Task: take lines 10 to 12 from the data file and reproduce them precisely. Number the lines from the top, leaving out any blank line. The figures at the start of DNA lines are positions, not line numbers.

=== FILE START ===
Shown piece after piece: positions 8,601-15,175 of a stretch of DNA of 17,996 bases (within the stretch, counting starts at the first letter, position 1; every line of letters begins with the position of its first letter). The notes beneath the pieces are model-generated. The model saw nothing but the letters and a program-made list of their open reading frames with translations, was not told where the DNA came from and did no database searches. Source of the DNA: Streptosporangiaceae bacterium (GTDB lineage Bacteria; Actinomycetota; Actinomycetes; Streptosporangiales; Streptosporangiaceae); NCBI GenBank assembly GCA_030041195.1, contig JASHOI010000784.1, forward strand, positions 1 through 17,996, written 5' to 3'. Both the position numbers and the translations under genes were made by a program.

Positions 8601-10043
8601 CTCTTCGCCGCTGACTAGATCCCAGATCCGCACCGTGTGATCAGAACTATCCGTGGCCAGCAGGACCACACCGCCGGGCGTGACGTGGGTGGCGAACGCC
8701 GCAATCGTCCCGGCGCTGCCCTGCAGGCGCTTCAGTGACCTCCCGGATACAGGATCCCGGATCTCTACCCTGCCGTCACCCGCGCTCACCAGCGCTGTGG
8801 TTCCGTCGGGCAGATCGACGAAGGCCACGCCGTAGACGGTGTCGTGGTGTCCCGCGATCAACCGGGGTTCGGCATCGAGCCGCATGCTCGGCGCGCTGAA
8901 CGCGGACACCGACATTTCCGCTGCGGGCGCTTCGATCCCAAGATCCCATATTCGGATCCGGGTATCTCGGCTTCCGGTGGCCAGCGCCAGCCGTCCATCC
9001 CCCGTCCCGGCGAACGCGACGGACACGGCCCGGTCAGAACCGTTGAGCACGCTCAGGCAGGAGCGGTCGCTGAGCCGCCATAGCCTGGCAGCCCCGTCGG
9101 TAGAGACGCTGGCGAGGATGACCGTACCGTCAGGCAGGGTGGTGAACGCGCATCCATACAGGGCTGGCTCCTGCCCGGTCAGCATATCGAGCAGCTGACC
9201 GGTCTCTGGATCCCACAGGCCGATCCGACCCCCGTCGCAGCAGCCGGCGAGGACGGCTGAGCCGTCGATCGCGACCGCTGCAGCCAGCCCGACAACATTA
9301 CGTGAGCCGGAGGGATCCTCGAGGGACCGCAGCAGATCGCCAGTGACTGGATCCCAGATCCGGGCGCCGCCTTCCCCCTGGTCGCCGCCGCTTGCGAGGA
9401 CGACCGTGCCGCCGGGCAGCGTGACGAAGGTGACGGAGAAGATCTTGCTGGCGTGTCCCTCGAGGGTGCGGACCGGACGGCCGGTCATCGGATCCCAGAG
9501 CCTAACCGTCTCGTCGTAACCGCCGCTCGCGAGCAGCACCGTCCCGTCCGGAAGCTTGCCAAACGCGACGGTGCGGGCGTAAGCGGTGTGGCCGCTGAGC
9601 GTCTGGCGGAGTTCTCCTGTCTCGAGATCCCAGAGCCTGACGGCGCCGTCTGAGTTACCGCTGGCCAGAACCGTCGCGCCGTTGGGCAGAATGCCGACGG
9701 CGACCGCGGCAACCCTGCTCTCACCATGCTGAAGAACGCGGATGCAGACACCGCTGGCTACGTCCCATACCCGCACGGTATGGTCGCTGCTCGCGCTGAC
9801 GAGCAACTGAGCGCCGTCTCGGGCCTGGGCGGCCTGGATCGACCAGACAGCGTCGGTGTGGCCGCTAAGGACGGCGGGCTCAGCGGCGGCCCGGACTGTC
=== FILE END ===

9301 CGTGAGCCGGAGGGATCCTCGAGGGACCGCAGCAGATCGCCAGTGACTGGATCCCAGATCCGGGCGCCGCCTTCCCCCTGGTCGCCGCCGCTTGCGAGGA
9401 CGACCGTGCCGCCGGGCAGCGTGACGAAGGTGACGGAGAAGATCTTGCTGGCGTGTCCCTCGAGGGTGCGGACCGGACGGCCGGTCATCGGATCCCAGAG
9501 CCTAACCGTCTCGTCGTAACCGCCGCTCGCGAGCAGCACCGTCCCGTCCGGAAGCTTGCCAAACGCGACGGTGCGGGCGTAAGCGGTGTGGCCGCTGAGC